When the news broke that Google’s modular phone, Project Ara, had been shelved, many of us were shocked. Only months ago at Google I/O 2016, the company laid out plans to begin shipping developer units this fall and open up sales to the general public in 2017…

UAG Cases

In light of the news, I talked to Dan Makoski, former Head of Design at Google ATAP and Founder of Project Ara, about the reports that Google was shutting down the project. He had the following to say:

It’s disappointing to the teams who have worked so hard to make it real, disheartening to the developers hoping to bring their innovations to life, and frustrating to the fans across the world who were so eager to have Ara in their hands.

He went on:

I’m personally saddened at the lack of courage to take it across the finish line, but I know and respect Rick Osterloh. He was one of the few executives who encouraged me when I first pitched the idea, and trust that he has good reasons to postpone.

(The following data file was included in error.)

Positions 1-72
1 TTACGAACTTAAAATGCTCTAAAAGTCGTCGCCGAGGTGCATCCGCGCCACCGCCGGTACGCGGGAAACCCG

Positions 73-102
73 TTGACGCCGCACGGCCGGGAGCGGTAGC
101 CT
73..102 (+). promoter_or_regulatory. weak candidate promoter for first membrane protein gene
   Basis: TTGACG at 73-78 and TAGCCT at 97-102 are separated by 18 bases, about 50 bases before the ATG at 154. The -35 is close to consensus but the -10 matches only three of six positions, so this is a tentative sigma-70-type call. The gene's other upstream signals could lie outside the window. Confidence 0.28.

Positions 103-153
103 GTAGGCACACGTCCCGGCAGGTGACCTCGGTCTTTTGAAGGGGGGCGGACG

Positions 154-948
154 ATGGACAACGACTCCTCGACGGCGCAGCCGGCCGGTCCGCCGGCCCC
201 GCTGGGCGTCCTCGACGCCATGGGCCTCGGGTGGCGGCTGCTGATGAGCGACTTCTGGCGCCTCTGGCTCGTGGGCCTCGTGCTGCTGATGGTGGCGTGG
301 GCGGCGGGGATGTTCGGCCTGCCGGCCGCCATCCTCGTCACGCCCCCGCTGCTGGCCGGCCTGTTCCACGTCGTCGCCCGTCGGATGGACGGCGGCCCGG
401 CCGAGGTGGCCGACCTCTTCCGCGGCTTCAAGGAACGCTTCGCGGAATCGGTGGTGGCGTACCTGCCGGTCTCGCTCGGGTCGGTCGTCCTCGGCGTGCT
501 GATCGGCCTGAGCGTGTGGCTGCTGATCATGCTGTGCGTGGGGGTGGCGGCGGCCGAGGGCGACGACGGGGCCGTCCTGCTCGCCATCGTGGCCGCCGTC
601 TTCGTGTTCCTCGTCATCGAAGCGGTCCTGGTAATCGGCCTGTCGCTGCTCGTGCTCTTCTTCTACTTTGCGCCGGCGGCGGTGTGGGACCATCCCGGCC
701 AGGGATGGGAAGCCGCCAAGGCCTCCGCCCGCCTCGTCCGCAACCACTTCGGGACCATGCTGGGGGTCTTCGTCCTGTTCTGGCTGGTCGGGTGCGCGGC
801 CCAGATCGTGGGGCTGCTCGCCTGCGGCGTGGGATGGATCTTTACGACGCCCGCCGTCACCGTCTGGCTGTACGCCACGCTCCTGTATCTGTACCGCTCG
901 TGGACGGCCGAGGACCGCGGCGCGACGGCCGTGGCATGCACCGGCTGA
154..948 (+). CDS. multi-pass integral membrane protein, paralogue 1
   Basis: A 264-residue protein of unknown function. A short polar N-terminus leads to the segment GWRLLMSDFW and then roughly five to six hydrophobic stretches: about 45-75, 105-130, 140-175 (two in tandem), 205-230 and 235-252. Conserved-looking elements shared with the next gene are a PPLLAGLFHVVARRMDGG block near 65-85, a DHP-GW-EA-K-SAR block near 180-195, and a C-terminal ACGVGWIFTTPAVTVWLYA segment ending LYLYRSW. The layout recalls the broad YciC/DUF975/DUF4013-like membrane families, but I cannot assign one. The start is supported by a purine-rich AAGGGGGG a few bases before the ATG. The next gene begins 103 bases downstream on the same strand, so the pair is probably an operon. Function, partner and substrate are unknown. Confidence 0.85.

In the initial report, it was said that Google’s hardware division, led by former Motorola President Rick Osterloh, is being streamlined and Project Ara just did not make the cut. While there is still a chance that the core modular technology could get licensed out to another company (or picked up again at some point in the future), Ara itself looks to be no more.

Although Makoski is no longer with ATAP and Google, he believes that modularity is not going away.

… Modularity is not a fad – it will endure as long as human beings value their creativity over their role of being passive consumers.

Although the current ‘modular’ phones on the market such as the LG G5 and Moto Z are not truly modular, there is still a chance that something like Project Ara will come to market. Makoski is currently working with a company called Nexpaq on a modular platform that will be shipping soon.

Editor’s note: We have corrected the statement saying that Makoski is working with Nexpaq on a modular phone. It turns out Nexpaq is actually working building a modular phone case. We incorrectly assumed it was a phone based on Makowski’s statement.

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